July 15, 2011, was one of the worst days of my life, yet it’s a day I wouldn’t change for anything. It was a full moon. I was a twenty-two year old girl living in a sixty-year-old woman’s body, wrongly diagnosed with a rare liver disease.
I maybe ate once a week, but my body was constantly swollen and puffy. I weighed about a hundred pounds, and drank roughly two bottles a day of whatever vodka was the cheapest. At this point, I was either severely sick from alcohol withdrawals or totally blacked out. This had been my daily routine for four years.
It Gets Worse Before it Gets Better
I was used to the panic attacks when I woke up. I was used to the projectile vomiting when I was trying to stomach something just to make them stop. I was used to the whole body shaking and cold sweats. I was used to the insomnia and complete lack of appetite.
On July 15, 2011, I experienced Delirium Tremens (DTs) for the first time. This was something I was not used to. I spent six hours hallucinating before I called 911, telling them all about a shooting that happened in my house.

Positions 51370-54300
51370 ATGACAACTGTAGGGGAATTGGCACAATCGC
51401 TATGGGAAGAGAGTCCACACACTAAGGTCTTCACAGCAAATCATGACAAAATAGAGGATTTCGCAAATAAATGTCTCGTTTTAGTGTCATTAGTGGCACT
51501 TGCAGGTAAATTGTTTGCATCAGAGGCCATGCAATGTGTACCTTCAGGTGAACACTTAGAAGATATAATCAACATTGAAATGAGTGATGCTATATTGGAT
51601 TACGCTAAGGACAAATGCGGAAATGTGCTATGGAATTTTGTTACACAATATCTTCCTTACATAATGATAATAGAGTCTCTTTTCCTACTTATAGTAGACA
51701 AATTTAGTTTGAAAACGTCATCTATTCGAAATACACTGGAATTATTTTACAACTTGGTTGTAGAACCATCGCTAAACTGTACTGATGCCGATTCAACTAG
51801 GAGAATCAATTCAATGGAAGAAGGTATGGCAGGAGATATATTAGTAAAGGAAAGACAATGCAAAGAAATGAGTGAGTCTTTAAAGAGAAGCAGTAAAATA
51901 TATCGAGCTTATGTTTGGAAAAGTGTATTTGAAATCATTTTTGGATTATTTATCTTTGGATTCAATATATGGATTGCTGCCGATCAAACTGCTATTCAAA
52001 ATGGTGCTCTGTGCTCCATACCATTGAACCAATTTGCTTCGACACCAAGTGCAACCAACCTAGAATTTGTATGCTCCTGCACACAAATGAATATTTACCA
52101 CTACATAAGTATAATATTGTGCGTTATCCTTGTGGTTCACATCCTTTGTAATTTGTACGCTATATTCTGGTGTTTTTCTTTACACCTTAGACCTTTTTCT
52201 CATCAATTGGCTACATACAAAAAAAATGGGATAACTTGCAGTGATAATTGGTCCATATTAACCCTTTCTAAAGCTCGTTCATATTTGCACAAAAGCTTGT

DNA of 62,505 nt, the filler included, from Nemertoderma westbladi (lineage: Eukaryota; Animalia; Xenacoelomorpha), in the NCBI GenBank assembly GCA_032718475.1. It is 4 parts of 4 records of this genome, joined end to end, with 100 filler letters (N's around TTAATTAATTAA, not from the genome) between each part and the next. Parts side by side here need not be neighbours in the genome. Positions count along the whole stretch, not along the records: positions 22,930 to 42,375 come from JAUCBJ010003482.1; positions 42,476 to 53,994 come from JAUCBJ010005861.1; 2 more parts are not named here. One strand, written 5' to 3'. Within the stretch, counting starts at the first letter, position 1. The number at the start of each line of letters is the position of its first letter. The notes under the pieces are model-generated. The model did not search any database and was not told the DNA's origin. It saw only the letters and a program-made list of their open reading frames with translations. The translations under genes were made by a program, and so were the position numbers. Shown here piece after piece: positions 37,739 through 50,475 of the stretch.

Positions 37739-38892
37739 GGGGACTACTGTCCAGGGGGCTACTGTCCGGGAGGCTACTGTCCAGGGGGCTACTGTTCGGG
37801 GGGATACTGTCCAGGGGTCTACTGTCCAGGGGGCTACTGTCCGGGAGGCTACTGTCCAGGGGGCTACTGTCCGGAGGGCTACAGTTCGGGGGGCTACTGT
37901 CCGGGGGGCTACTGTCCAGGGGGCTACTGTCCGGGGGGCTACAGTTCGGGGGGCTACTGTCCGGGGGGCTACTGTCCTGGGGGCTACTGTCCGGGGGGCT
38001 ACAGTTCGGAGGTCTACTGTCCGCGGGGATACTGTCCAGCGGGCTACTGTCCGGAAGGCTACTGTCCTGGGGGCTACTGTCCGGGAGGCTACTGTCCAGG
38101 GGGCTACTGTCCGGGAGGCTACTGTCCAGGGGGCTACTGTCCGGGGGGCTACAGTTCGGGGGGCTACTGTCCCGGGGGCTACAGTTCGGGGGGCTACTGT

Needless to say, I ended up in the psych ward.
Now, this wasn’t your typical 72-hour hold. They kept me in that hospital for two weeks before inevitably giving me the ultimatum that it was either rehab or the streets. It wasn’t a hard choice. I wanted help, I wanted to be able to be sober without being so incredibly sick. I wanted to hold a job for longer than a few months. I wanted a life.
The Help I Desperately Needed
I never realized rehab was an option for someone like me. From the way these facilities were depicted in the media, I assumed treatment centers were either for the rich and the famous or the people who were fortunate enough to make it on an episode of Intervention.
But there I was. Packing up to enroll in a residential treatment program. My caseworker informed me that my insurance covered the entire cost. I was dumbfounded, excited, scared, apprehensive, but most of all…I was hopeful. I was hopeful for the first time in a very long time.
July 15, 2011, was the first day of the rest of my life – a day I will never forget.
Additional Reading: When Does a Moderate Drinker Turn into an Alcoholic?
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